Picture: 123RF / RAWPIXEL
Picture: 123RF / RAWPIXEL

South Africans are more than familiar with the joys and the strain of having to look after extended family. Stretching the rand further than what is considered humanly possible is a lot of people's lived experiences. This is commendable and something that should be celebrated, if only it didn't come at such a big cost.

With impending job losses and an extended lockdown, the strain is going to be more pronounced. We're all under pressure to keep afloat, and having to extend ourselves even further to look after members of the extended family may just be some people's undoing.

It will take tough decisions to survive the next few months. Will it still be possible to help those you care about without jeopardising your own financial wellbeing?

What of the family members with unreasonable demands and no accountability? To have any hope of getting through the Covid-19 pandemic and the lockdown intact, we'll need discipline from both ourselves and the family we support.

Agree upfront

I teach children about money whenever I can. A lot of literature (and experience) shows that once you condition a child regarding your financial abilities and the cost of living, they become more reasonable and less demanding. The same goes for the people you look after.

Let your "beneficiaries" in on how much it actually costs to live the life you do. You could also give them an idea of how much you earn in relation to your expenses, if you are comfortable doing so.

The income you divulge needn't be the exact figure. It just needs to give them an idea of how little wriggle room you have.

The next thing to do is to get a full picture of your beneficiary's needs and, from there, work out how much you can provide.

Agree upfront on the amount you are prepared to part with and make it clear you cannot give any more than that.

You may have a responsibility to look after your family, but they too have a responsibility to look after what you give them.

Schedule it

Create a payment schedule that you can honour and that your beneficiaries can get accustomed to. Make it fixed, like a salary, on the same date of every month. Predictability and consistency allow for better planning for both you and your beneficiaries.

Get a mediator

As an adviser, I often see instances of unhealthy benefactor-beneficiary relationships. I've met a few clients who've forgone retirement savings and many other important acquisitions in a bid to support their families.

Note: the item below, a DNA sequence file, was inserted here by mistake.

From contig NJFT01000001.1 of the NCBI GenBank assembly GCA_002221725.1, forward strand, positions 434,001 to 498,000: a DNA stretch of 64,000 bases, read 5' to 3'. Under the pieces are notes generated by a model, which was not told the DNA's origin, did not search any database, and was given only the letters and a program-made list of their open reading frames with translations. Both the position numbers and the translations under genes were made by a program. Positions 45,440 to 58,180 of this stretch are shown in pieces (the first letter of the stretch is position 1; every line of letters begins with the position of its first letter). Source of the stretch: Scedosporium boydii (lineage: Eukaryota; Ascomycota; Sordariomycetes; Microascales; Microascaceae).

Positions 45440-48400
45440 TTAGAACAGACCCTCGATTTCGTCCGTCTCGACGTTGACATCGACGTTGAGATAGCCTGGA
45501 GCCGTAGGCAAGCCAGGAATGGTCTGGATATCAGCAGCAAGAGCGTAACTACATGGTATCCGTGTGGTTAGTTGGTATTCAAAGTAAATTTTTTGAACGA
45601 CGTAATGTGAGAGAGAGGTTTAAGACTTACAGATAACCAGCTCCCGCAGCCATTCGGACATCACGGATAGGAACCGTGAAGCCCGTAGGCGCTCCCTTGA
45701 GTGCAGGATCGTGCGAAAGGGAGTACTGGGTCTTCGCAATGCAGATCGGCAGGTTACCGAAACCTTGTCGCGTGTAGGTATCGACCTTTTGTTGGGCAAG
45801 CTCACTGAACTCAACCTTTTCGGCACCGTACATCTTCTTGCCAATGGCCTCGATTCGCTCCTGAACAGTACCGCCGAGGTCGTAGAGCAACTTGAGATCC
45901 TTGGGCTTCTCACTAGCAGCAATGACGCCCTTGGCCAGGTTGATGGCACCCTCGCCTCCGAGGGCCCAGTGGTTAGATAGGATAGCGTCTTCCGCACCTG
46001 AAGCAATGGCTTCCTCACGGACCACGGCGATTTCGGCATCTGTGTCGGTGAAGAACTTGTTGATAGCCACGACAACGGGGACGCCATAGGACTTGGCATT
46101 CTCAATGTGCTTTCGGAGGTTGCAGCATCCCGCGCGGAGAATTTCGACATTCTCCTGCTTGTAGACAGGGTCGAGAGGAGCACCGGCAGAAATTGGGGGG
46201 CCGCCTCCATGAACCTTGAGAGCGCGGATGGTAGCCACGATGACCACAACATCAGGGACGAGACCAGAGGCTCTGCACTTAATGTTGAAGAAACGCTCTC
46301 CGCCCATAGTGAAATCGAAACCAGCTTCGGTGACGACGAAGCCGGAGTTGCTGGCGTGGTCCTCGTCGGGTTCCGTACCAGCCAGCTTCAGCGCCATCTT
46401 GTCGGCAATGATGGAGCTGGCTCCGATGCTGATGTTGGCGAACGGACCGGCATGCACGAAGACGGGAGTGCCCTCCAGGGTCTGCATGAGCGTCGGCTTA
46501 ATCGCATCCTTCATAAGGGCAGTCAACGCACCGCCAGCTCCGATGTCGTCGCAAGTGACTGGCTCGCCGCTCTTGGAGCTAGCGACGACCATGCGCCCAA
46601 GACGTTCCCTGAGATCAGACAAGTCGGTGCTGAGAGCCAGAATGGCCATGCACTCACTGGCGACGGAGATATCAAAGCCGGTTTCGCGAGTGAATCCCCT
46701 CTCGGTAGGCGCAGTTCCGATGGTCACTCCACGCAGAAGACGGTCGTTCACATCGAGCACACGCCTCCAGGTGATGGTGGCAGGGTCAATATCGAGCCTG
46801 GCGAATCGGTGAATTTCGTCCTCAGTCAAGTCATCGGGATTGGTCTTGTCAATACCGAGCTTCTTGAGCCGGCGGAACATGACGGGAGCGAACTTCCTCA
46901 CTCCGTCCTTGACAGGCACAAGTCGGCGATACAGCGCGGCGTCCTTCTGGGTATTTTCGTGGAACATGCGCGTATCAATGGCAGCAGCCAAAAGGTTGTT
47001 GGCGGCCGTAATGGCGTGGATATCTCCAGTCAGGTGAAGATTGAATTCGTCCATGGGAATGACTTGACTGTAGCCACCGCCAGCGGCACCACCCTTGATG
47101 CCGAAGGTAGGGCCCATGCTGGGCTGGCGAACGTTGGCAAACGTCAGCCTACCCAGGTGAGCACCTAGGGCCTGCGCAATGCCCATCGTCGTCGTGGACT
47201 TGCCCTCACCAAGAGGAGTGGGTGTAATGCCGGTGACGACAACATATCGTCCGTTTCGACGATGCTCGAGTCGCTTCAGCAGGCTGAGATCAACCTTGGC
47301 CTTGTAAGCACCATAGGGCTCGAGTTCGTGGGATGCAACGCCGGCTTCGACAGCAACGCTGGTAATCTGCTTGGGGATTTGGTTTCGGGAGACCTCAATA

In many instances, it is clear that the benefactors simply cannot afford to support themselves, let alone their families - but are afraid to speak up. In some instances, benefactors create unnecessary dependencies and unreasonable expectations by not setting boundaries.

Either way, getting a mediator to review your situation may provide you with a much-needed fresh perspective. They should also be in a position to review your budget, which may help you plug any unnecessary wastage.

Your mediator can also help you to have difficult conversations about money with the family you support, and this could ultimately benefit everyone involved. It will help if your mediator is well versed and experienced in the subject of personal finance.

When all else fails ... stop funding

If none of these remedies are of help and you're still having to contend with financial strain and unreasonable family members, it may be time to consider cutting them off financially.

If you don't, you are aiding their behaviour and enabling dependency with no responsibility, while ruining your finances at the same time. In the long run, you're causing more harm than good.

As mentioned, helping is a good thing and should be celebrated and encouraged, but not to your detriment. And certainly not when it enables unhealthy financial habits in those it is intended to assist.

If you have to cut down on your lifestyle expenses, so does everyone else. It's not a great conversation to have, but it's one that is absolutely necessary.

Keep everyone affected by your income, or lack thereof, in the loop.

Sidaki, a certified financial planner, is director and wealth manager at Wealth Creed

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